Novel Insights into the Genetic Controls of Primitive and Definitive Hematopoiesis from Zebrafish Models

Oncogenesis and Development Section, National Human Genome Research Institute, National Institutes of Health, Bethesda, MD 20892, USA.
Advances in Hematology 07/2012; 2012:830703. DOI: 10.1155/2012/830703
Source: PubMed


Hematopoiesis is a dynamic process where initiation and maintenance of hematopoietic stem cells, as well as their differentiation into erythroid, myeloid and lymphoid lineages, are tightly regulated by a network of transcription factors. Understanding the genetic controls of hematopoiesis is crucial as perturbations in hematopoiesis lead to diseases such as anemia, thrombocytopenia, or cancers, including leukemias and lymphomas. Animal models, particularly conventional and conditional knockout mice, have played major roles in our understanding of the genetic controls of hematopoiesis. However, knockout mice for most of the hematopoietic transcription factors are embryonic lethal, thus precluding the analysis of their roles during the transition from embryonic to adult hematopoiesis. Zebrafish are an ideal model organism to determine the function of a gene during embryonic-to-adult transition of hematopoiesis since bloodless zebrafish embryos can develop normally into early larval stage by obtaining oxygen through diffusion. In this review, we discuss the current status of the ontogeny and regulation of hematopoiesis in zebrafish. By providing specific examples of zebrafish morphants and mutants, we have highlighted the contributions of the zebrafish model to our overall understanding of the roles of transcription factors in regulation of primitive and definitive hematopoiesis.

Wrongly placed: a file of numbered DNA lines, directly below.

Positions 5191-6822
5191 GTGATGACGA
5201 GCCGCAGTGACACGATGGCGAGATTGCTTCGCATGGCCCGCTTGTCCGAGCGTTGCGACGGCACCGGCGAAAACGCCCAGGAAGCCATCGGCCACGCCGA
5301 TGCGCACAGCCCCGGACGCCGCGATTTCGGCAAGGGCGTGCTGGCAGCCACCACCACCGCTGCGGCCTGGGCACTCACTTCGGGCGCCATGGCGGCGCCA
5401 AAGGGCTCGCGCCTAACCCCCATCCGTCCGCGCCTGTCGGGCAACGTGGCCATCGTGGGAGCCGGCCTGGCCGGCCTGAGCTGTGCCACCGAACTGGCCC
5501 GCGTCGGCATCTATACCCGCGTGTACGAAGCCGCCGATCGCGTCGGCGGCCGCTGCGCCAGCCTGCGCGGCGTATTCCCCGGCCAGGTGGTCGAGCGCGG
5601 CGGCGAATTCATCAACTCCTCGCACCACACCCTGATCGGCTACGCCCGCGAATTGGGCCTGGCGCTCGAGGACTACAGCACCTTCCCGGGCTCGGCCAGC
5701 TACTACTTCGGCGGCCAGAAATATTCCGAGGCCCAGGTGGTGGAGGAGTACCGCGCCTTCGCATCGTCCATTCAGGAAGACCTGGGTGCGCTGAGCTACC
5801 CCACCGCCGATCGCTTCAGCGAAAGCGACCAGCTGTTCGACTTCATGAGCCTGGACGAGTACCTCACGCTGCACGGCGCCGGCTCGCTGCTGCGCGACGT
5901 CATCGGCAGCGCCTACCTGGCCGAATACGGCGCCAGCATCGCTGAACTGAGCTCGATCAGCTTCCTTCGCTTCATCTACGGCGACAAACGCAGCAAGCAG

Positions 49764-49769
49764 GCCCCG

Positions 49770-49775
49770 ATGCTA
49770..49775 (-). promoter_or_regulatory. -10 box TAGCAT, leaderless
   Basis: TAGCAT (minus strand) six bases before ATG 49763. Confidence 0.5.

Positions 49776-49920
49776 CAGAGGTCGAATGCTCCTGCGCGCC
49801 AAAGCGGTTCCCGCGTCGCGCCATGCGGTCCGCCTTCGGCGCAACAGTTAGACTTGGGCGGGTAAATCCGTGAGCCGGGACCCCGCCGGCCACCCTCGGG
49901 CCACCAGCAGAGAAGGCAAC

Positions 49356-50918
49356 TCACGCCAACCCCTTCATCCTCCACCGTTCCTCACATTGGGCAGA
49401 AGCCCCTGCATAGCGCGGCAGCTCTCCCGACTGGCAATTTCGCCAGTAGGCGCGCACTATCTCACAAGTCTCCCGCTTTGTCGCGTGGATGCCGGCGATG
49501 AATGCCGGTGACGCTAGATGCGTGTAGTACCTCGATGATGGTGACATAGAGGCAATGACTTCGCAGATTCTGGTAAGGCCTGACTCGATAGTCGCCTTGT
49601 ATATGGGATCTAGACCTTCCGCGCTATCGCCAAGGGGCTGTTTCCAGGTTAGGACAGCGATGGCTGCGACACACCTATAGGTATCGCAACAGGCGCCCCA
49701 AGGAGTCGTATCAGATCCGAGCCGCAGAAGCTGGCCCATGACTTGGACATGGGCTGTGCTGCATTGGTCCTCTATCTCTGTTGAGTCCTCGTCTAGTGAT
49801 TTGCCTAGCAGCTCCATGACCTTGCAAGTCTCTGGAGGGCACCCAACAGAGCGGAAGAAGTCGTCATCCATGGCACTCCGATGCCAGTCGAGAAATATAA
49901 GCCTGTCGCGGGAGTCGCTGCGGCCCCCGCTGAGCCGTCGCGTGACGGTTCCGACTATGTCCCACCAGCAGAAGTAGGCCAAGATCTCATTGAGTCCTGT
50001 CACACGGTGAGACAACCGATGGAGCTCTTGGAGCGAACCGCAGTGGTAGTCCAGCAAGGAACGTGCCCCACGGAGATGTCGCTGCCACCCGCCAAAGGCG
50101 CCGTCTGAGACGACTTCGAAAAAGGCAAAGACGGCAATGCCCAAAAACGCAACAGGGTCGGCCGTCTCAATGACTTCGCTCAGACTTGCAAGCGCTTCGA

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    • "The hematopoietic stem/progenitor cells (HSPCs) derived from the AGM migrate to caudal hematopoietic tissue (CHT), which is similar to the fetal liver in mammals. Lastly, HSPCs colonize the kidney marrow, which is the equivalent of bone marrow in mammals, and the thymus to sustain long-term hematopoiesis throughout adulthood [25-27]. "
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